White House Chief of Staff Denis McDonough said that Friday's resignation of Robert Petzel, a top Veterans Affairs official, was not a voluntary exit.
"There is no question that this is a termination of his job there before he was planning to go," McDonough told CBS News Chief White House Correspondent Major Garrett for an interview to air on "Face the Nation" this Sunday.
Petzel, the undersecretary for health care at the VA, handed in his resignation to Veterans Affairs Secretary Eric Shinseki Friday. He had already announced his intention to retire this year and President Obama earlier this month announced he was nominating Jeffrey A. Murawsky to replace Petzel.
"Today, I accepted the resignation of Dr. Robert Petzel, Under Secretary for Health in the Department of Veterans Affairs," Shinseki said in a statement. "As we know from the veteran community, most veterans are satisfied with the quality of their VA health care, but we must do more to improve timely access to that care."
Garrett pressed McDonough as to the circumstances behind Petzel's resignation asking if it was because President Obama's unhappy.
"You know you heard what Secretary Shinseki said yesterday which is that he's mad as hell and the president is madder than hell and I've got the scars to prove it given briefings that I've given the president and the conversations that he and [Shinseki] and I have had on these matters," McDonough said. "So, is one step like this one as important as it was sufficient? We'll continue to work - look at that Major, but at the same time that we're looking at accountability we want to continue to perform to provide our veterans the services that they have earned."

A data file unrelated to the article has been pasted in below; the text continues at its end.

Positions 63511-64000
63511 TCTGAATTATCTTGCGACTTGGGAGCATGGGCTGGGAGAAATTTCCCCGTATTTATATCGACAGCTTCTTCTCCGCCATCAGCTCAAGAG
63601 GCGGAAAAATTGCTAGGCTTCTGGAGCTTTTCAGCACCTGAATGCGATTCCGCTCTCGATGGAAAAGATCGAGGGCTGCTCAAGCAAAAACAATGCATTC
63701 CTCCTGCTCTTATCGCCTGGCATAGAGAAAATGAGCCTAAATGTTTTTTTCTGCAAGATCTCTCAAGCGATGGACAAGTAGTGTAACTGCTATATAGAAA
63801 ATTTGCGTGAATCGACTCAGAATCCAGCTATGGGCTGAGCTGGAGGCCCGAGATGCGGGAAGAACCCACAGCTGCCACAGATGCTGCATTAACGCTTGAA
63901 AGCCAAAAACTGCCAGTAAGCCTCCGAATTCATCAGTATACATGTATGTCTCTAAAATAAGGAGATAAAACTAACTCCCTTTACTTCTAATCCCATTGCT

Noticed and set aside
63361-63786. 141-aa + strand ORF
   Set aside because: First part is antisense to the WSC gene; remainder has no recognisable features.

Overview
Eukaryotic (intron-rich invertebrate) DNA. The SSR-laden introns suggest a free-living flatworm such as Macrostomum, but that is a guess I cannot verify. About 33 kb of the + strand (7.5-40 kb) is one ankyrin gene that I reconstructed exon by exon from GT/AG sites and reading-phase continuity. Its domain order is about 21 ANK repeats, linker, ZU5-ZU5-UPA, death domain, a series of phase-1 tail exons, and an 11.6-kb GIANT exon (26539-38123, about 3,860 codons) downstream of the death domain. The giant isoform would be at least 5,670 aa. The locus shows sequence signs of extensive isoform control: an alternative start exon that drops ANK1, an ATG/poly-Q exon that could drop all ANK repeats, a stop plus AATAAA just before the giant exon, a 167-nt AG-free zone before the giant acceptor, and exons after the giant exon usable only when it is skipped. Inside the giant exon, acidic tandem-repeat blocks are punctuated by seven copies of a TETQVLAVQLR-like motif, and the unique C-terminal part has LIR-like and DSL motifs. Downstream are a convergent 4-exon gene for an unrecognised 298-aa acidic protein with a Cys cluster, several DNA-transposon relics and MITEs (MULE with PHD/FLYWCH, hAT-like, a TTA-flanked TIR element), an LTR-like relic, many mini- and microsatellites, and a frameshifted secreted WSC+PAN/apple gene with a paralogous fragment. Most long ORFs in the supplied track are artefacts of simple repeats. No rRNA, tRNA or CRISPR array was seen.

Petzel's resignation comes a day after he and Shinseki responded to the serious allegations of misconduct at VA health care facilities, with Shinseki telling Congress that it is a privilege to care for his fellow veterans.
"Any allegation, any adverse incident like this makes me mad as hell," Shinseki told the Senate Veterans' Affairs Committee in response to reports that at least 40 veterans died while waiting for care at the Phoenix VA Health Care system. The Phoenix facility reportedly worked to cover up patients' long wait times by creating a secret waiting list and later destroying the evidence. Reports suggest the same practice of using secret waiting lists may be happening elsewhere across the country.
"At the same time, it also saddens me," the secretary said. "I understand out of these adverse events, a veteran and a veterans' family is dealing with the aftermath, and I try to put myself in their shoes."